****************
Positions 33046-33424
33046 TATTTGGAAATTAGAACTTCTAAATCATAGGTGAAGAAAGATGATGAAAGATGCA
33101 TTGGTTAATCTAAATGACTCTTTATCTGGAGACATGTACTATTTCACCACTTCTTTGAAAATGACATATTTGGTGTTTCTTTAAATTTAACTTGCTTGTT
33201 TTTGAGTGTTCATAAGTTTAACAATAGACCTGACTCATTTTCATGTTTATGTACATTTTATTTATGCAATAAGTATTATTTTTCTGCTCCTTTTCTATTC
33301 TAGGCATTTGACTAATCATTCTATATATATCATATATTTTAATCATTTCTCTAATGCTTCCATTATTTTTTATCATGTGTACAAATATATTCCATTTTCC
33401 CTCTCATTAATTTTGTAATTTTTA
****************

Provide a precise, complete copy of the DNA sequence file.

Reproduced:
Positions 33046-33424
33046 TATTTGGAAATTAGAACTTCTAAATCATAGGTGAAGAAAGATGATGAAAGATGCA
33101 TTGGTTAATCTAAATGACTCTTTATCTGGAGACATGTACTATTTCACCACTTCTTTGAAAATGACATATTTGGTGTTTCTTTAAATTTAACTTGCTTGTT
33201 TTTGAGTGTTCATAAGTTTAACAATAGACCTGACTCATTTTCATGTTTATGTACATTTTATTTATGCAATAAGTATTATTTTTCTGCTCCTTTTCTATTC
33301 TAGGCATTTGACTAATCATTCTATATATATCATATATTTTAATCATTTCTCTAATGCTTCCATTATTTTTTATCATGTGTACAAATATATTCCATTTTCC
33401 CTCTCATTAATTTTGTAATTTTTA